I have a lot of copper but these are the pots and pans I use every day.
This is the inaugural post in the new Cooking section of the site and I thought I’d start out with a tour of the pots and pans I keep close at hand in my kitchen. I would love it if you’d take this as inspiration to share how you cook with copper — what pans do you use the most? What recipes do you enjoy making? What techniques do you use for tricky fish or vegetables? Please consider contributing a guest post! Use my contact page to get in touch.
My cooking situation
My household consists of two adults and we eat at home pretty much every night. (Especially now, in 2020, if you know what I’m saying.) At the moment I subscribe to a meal kit delivery service called Sun Basket that we like very much — the dishes take half an hour or less to make and strike the right balance for me between “actual cooking” and convenience. Most dishes include a sautéed protein (chicken, seafood, steak) plus a fresh vegetable side. When we’re not cooking a Sun Basket dinner, we’re making pasta with canned sauce, or maybe cooking canned chicken noodle soup with extra pasta added. We are not fancy people. I also on occasion throw dinner parties, usually family-style pasta or something like that. The most people I’ve cooked for at one time is twelve. (That’s the occasion to bust out the big stuff!)
I have a natural gas stovetop and an electric oven. The gas stovetop is ideal for copper, particularly vintage pieces with uneven bases as they are suspended over the flames and don’t need direct contact.
Before I started using copper
For years I had a motley collection of Cuisinart-brand stainless steel disc-bottomed pans. I am embarrassed to say that I don’t really remember what they were — I paid very little attention to my cookware. I also had a set of anodized aluminum pots from Costco.
When I first decided to become a better cook I looked on the Internet and immediately found the passionate community that loves cast iron. I invested heavily in Staub enameled cast iron (ECI) pots and pans — everything from skillets to dutch ovens to paella pans. But after falling out of love with them, I gave most of them away and now keep only a few beautiful cocottes. If you’re curious about why I stopped using ECI, I tell that story here. Long story short: I struggled to avoid scorching a big batch of thick Bolognese sauce in a Staub dutch oven, and ended up sitting by the stove for 6 hours to watch it. I vowed never to repeat that experience again and did more research that led me to copper.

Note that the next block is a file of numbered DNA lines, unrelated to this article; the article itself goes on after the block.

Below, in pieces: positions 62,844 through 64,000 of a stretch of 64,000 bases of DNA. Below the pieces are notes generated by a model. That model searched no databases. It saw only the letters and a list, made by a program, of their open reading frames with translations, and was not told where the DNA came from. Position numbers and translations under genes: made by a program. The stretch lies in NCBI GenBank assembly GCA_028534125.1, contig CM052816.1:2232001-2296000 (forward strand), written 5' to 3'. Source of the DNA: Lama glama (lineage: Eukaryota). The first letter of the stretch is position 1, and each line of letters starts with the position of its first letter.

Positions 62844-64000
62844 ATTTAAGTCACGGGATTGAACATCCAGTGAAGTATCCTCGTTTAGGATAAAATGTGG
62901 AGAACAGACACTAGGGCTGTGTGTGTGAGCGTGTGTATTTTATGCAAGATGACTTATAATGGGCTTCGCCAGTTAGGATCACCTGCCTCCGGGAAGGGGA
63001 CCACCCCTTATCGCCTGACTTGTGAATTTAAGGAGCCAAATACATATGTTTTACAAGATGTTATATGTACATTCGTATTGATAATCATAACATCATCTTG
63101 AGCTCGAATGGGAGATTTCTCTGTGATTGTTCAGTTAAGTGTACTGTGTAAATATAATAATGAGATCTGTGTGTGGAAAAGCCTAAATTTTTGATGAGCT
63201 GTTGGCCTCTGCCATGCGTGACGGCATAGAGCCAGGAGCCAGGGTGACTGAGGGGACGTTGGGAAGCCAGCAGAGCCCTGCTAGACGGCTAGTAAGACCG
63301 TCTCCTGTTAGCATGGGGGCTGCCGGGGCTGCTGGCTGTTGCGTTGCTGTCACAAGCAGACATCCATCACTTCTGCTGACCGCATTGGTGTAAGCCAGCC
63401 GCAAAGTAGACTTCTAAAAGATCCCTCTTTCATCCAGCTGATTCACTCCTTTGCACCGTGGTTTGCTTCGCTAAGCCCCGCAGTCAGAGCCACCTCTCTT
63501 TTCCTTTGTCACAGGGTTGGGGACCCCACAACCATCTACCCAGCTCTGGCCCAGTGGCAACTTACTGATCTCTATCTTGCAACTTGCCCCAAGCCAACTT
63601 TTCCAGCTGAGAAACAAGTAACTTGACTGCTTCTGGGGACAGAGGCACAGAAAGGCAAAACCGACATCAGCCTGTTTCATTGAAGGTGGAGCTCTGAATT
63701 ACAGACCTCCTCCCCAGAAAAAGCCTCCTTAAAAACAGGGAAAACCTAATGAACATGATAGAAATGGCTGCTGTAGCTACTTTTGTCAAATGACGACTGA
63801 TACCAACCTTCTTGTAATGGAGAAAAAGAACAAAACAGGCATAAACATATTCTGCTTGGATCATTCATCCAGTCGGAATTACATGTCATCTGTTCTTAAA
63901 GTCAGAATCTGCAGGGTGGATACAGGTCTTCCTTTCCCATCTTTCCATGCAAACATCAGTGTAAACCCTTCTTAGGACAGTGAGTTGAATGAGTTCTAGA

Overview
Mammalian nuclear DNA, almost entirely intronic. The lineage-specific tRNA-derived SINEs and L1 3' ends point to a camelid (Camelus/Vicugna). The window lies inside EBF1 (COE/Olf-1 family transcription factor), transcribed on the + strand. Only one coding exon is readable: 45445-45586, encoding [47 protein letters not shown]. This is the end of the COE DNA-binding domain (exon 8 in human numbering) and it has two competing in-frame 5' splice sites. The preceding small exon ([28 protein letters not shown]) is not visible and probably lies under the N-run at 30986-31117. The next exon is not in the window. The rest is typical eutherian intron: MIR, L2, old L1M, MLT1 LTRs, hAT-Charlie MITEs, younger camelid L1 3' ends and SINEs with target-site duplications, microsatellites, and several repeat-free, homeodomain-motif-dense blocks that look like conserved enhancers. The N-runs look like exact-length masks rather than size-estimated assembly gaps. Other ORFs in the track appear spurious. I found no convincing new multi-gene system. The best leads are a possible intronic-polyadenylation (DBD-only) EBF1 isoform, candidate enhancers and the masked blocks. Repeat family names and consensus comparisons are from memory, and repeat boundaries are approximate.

I’ve been cooking 95% on tinned copper for years. Here are the pans that help me the most.
What’s under the stovetop
I love my open-plan kitchen but I don’t have a lot of storage space. The two drawers under my stovetop are the prime real estate where I keep the pots and pans I use most frequently.
I use these tin-lined saucepans and skillets every day. My spouse also reaches for these fearlessly — these are daily-use tools, not delicate pieces. I have five saucepans (12cm, 14cm, 16cm, 18cm, and 22cm) and three skillets — two 2.5mm (26cm and 31cm) and a 3mm 31cm with brass handles. I like having two big skillets because many time-saving recipes call for sautéing proteins and vegetables at the same time in separate pans. Many Sun Basket recipes call for sautéing a chopped kale or whatever, and skillets like these have enough room for a large pile.
I also have two steel-lined Bourgeat sauteuses bombées — that is, flat-bottomed bowl-shaped pots with stick handles. I use these for recipes that call for a wok shape, particularly on medium-high or high heat. (If the recipe called for an actual wok, I’d use a carbon-steel wok that can handle super-high-heat cooking.) I also like these pans for one-pan pasta dishes (boil the pasta, drain it, prepare the sauce in the same pot, add the pasta back in) because the bowl shape creates a lot of room and makes it easy to stir the sauce and pasta together.